The final layer for this attraction is provided by the Augmented Reality visor itself. This technology adds 3-dimensional imagery on top of your view, which blends into the reality around you. This is different from Virtual Reality, which replaces everything you see with a completely new visual image. Augmented Reality instead adds extra stuff onto what you’re really seeing. And for the Mario Kart ride, it’s the main way we get to interact with the ride, and play along.

Throughout our journey around the course, we pass through settings taken directly from the games. Some of the scenes include Dolphin Shoals, Twisted Mansion, Grumble Volcano, and Rainbow Road. Different parts of the ride see us facing off against different characters from Team Bowser including Bowser and the Koopalings.

To win the race we’re going to need to earn as many points as possible, by defeating enemies and collecting coins. One of the ways you earn coins is by paying attention to arrows displayed in AR. These arrows tell us to turn the steering wheel either to the left or right at various points throughout the ride. If all 4 riders in the car are playing along and follow the arrows as directed, they will earn more points and increase the chance of Team Mario winning the match. The steering wheel will not change where your ride vehicle goes, as they do run along a predetermined path along a track.

The steering wheel also has trigger buttons on both sides. These are used for firing Koopa Shells. At multiple points throughout the ride you will be able to collect special blocks. They will earn you 10 or more shells each time. This ammo of shells are what you use to fire at the enemies during the race. They work the same as green shells from the video games, but will be a different color for each seat in the car. You’ll be able to see the shells you’re firing, as well as the shells of the others riding with you.

To aim your shells you just need to turn your head. Wherever you are physically looking is where your shells will be fired when you press one of the trigger buttons. Both buttons fire the same way so it doesn’t matter which trigger you’re pressing. Since you aim by looking around, you’ll need to physically turn your head to face your target, and not just your eyes.

Every time you hit a member of Team Bowser, you earn more coins. So direct hits are very important for Team Mario to be able to win. Combine those hits with coins earned by turning when the arrows direct you, and there’s a good chance you’ll be able to see Mario cross the finish line at Victory Lane. If your team’s cars don’t earn enough coins during the race, you’ll end up getting the alternate ending where Bowser is on the first place pedestal instead.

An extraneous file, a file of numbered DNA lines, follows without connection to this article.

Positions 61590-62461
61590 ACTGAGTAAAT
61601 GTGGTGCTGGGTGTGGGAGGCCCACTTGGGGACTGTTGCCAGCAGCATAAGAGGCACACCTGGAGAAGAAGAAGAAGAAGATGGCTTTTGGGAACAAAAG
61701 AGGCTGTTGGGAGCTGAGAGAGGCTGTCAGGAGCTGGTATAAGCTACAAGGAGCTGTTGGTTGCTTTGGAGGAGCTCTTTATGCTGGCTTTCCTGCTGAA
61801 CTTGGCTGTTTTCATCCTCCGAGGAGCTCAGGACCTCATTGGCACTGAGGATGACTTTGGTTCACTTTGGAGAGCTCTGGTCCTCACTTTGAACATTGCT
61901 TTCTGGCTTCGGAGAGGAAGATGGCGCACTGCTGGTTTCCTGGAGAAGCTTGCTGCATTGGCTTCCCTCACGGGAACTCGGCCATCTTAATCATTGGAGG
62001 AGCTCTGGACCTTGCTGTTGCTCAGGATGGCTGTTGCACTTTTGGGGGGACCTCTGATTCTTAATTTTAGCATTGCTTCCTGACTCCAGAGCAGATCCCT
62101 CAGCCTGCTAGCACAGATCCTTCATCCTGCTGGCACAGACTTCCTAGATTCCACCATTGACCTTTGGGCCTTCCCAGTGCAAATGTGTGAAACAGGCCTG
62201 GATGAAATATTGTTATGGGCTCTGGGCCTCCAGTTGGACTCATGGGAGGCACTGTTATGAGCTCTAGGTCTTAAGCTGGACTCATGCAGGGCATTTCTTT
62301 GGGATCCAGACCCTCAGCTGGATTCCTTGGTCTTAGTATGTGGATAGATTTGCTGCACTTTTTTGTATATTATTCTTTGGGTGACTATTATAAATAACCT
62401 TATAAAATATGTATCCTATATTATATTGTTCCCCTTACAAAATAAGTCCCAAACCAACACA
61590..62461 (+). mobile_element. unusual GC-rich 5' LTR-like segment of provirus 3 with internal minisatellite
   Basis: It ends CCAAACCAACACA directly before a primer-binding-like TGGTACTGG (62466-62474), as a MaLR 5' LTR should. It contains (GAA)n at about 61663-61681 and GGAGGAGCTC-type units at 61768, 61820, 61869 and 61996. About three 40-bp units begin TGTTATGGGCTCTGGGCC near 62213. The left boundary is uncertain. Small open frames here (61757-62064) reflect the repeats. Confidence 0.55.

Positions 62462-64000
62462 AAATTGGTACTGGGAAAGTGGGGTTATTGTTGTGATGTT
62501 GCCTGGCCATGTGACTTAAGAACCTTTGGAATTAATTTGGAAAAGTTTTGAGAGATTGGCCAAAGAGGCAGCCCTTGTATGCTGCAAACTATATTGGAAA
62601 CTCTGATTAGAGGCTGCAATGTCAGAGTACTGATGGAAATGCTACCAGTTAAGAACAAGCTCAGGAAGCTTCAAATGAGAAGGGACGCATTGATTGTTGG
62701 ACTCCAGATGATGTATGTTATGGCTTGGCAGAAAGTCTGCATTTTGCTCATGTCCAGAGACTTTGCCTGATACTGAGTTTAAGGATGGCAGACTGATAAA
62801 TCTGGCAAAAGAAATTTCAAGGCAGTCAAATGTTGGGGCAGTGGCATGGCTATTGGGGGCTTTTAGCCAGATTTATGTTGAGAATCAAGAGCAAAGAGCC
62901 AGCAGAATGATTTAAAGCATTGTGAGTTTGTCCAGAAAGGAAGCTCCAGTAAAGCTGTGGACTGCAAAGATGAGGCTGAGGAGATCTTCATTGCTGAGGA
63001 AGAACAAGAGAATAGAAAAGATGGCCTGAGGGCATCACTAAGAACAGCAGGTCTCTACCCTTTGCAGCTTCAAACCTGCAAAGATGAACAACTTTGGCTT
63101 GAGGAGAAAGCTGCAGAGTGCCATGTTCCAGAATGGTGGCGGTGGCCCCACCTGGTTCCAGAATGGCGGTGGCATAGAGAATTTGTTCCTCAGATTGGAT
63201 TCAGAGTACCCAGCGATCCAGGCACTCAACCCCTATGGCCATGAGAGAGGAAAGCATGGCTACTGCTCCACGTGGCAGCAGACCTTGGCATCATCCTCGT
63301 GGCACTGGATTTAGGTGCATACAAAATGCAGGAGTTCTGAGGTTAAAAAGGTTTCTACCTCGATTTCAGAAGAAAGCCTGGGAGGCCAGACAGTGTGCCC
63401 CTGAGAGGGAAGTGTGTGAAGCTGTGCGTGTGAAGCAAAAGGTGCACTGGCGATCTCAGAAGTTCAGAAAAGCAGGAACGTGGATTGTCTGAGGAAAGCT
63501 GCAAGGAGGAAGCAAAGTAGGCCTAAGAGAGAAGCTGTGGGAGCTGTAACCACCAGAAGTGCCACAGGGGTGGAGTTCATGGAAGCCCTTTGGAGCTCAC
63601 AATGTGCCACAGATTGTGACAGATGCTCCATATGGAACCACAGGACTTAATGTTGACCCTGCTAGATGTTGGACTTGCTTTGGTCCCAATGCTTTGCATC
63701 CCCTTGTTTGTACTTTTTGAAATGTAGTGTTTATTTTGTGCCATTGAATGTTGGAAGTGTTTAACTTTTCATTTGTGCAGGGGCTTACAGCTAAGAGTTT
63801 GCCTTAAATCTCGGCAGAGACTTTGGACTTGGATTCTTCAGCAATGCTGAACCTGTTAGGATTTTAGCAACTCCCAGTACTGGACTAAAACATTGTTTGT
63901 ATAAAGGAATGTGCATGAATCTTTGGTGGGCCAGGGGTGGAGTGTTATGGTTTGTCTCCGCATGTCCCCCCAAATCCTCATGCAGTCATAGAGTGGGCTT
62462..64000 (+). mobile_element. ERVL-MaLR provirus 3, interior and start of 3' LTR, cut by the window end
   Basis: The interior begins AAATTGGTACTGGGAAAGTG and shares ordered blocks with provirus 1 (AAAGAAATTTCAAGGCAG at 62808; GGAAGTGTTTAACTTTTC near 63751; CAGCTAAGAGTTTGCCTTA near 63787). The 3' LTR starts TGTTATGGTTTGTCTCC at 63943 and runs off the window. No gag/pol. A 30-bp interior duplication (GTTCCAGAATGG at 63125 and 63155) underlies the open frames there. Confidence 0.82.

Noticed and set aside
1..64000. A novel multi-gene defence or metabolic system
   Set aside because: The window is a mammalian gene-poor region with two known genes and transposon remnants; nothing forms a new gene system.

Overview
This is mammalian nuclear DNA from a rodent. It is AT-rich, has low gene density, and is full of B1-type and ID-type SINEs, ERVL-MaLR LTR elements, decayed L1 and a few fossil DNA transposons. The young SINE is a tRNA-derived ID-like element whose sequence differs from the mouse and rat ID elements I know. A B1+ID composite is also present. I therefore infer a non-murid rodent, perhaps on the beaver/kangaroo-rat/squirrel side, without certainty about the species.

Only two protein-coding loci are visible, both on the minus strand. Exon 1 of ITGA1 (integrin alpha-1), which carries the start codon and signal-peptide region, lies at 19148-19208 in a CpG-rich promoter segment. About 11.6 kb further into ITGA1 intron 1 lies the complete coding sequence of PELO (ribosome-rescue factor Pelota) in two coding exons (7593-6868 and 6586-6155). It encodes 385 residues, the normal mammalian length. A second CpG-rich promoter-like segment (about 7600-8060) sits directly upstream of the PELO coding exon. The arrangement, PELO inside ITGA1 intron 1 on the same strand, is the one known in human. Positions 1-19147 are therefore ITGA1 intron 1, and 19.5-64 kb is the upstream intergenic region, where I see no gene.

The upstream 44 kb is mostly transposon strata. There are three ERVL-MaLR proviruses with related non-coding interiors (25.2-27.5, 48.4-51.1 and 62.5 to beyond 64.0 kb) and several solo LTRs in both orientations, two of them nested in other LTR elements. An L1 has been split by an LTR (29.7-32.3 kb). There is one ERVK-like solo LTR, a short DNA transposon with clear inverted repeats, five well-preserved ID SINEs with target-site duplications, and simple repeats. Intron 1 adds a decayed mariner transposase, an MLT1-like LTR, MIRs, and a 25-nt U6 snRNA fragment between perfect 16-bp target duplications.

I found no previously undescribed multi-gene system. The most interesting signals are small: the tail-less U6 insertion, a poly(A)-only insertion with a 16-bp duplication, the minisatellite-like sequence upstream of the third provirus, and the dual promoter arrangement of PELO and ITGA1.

Stamps you can earn on the Mario Kart ride, (Image Source)

Before returning to load you can compare your car’s score to that of other cars, as well as the highest scores for the day. And if you’re wearing a Power-Up Band, which is a wristband you can purchase to interact with the land, your Mario Kart score can be added to the app’s High Score listings as well! Just tap your band to the “M” logo in the center of your steering wheel to record your score. You’ll also earn stamps in the app for achievements like hitting Bowser and all the Koopalings in a single race, or having the highest score in yours and the other car.

While Super Nintendo World was announced to officially open this week, they have postponed the grand opening at this time. They say a new grand opening date will be announced after the “state of emergency” has been lifted in Osaka. Guests of Universal Studios Japan may have a chance to experience a technical rehearsal during this time, but it is not guaranteed that all attractions will be open.

That’s all for now, but stay tuned to the site for more theme park news and updates, including more details on Super Nintendo World in Japan, as well as future locations like Hollywood and Orlando. Check out the video version of this story for additional visuals.